Goats and God: A Franciscan family’s tale


Photo provided by: Walker Family

How did the Walker family end up at Franciscan University of Steubenville? It all started with a Google search. 

In 2015, Matt Walker — who is now a senior at Franciscan — was looking into colleges. His father, John Walker, helped him search. Since Matt was interested in theater, John found Franciscan’s theater page and noticed a job opening for a theater professor. He jokingly showed his wife Cathy. 

“She goes, ‘Well, you’re going to put in for it,’” John recounted. “I go, ‘No, I’m a goat farmer.’ She goes, ‘You’re a goat farmer with a terminal degree in theater and a professional actor. Just put your paperwork together.’” 

John applied and was hired, and he began teaching as a visiting professor in fall 2015, later becoming a full-time professor. Prior to teaching at Franciscan, John Walker was indeed a goat farmer, but this was not always so. 

John Walker grew up in Massachusetts, raised by a Lutheran mother and agnostic father. He always considered himself Christian, and at age 13, with encouragement from his Catholic friend, he slowly read the entire Bible. It was then that he discovered he barely knew God, and he set out to find him.  

John pursued acting, which took him to Hollywood, California. Cathy also landed in Hollywood around the same time, working as a makeup artist.  

Cathy grew up in Maryland. When she was 20, her mother died from cancer. She recalled telling her sister: “I want to be happy again.” Her sister’s advice: go where you were last happy. And that place was California. About a week later, with $500 to her name, Cathy moved west. 

Cathy met John in Hollywood, and they began dating. Both recalled one of their early dates. When John asked Cathy where he should pick her up, she said she would be coming out of Mass. Still searching for God, John asked to join Cathy at Mass, and they continued going to Mass together throughout their relationship and into their marriage. Eventually, the couple moved to Vermont to raise their children away from Hollywood. 

“I realized when I had kids that my kids were seeing me at Mass every day, but I wasn’t in the Church,” said John. It was then that John realized he had a debt he could never repay, and so, his response had to be gratitude and service. At age 43, John entered the Catholic Church.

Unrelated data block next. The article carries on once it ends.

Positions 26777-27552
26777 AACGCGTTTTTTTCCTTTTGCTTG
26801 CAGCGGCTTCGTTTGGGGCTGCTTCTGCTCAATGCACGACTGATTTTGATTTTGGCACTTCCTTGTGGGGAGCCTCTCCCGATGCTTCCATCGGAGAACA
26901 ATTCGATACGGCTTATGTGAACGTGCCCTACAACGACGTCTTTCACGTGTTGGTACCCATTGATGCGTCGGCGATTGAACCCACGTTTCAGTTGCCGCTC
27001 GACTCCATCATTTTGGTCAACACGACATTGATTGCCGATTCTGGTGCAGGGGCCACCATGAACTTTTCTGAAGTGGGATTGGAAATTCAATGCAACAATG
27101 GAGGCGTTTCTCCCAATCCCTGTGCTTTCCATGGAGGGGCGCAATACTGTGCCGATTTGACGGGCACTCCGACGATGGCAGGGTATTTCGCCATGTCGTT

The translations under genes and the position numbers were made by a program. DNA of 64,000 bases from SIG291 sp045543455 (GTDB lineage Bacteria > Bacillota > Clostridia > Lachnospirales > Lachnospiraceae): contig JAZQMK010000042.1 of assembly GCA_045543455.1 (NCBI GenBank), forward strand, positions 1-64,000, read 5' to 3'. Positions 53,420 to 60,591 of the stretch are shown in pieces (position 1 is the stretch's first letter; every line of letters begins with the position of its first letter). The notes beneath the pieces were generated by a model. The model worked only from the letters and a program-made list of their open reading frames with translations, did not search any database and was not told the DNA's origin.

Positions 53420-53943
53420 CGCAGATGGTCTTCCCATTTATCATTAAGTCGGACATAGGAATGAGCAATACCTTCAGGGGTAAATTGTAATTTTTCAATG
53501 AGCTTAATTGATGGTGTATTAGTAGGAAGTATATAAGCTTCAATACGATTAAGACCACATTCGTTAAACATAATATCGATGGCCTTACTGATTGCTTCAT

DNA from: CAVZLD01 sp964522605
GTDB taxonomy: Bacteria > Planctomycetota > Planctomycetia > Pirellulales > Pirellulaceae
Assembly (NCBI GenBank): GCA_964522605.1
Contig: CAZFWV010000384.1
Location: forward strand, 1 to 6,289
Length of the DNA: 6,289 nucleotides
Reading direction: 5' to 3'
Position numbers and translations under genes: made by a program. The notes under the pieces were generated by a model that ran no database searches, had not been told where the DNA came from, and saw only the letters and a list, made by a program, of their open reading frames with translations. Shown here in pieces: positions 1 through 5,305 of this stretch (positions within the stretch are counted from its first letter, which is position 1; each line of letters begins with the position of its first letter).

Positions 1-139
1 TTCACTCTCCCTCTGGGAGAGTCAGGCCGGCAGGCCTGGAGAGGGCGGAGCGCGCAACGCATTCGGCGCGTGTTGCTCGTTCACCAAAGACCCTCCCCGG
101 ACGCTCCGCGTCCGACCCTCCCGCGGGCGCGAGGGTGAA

Since then, their faith has guided everything they have done. John worked in the university system in Vermont, but the two did not mesh well. “They really resented my Catholicism,” he said. “I remember one day they came in and took down that icon, which was a gift, and took my rosary beads off my desk and locked them away.” 

“I left that position, and we didn’t know what we were going to do. We literally were going to lose the house, maybe live out of the car,” John remembered. 

When his pastor gave him contact information for a caretaker position of a monastery, his family jumped in. The monastery sat on 400 acres that had fallen into disrepair, and the Walkers rose to the challenge. 

“Cathy and I went there and rolled up our sleeves, hired everybody who we knew was out of work from our church and their kids, and we renovated the entire place from top to bottom,” said John.  

The Walkers turned the monastery into the Mary Theotokos Retreat Center. “It was a lot of work that first year. When we finished, we prayed about it, consecrated our lives to Mary, … and retreats just started happening,” John said.  

The Walkers ran the retreat centers for years, until it was time for change. Both John and Cathy began praying.  

“As he was in the barn with the animals, I was in the garden,” said Cathy. “We didn’t know we were praying for the same thing. … ‘Lord, either send us help or replace us.’” 

The university job opening was indeed an answer to prayers. In fact, while John was interviewing, a group of Franciscan friars from Boston was at the retreat center, praying for him.  

The Walkers moved to Steubenville, Ohio, and now, they are caretakers of another sort. John still teaches theater at the university, and as of last fall, Cathy is residence director of Assisi Heights.  

This family is a family for others, and they are intricately connected to the university now. In addition to their son Matt, their daughter Anna attends the university as a sophomore. Emily, their youngest daughter, also attends Catholic school. Together, the Walkers continue to grow as a family in faith. 

“My family has placed ourselves in the Lord’s hands, and that is the whole reason we are here on this campus,” said Cathy. “I’m living an adventure. … We have experienced many adventures, and I feel like this is part of an adventure and another adventure will be coming. We don’t know what it is, but we’re in the Lord’s hands.”  

The Walkers are still writing their story, and ink on a page is not substantial enough to truly tell it. At present, this family is here to stay — as long as the Lord desires. And they are OK with that.

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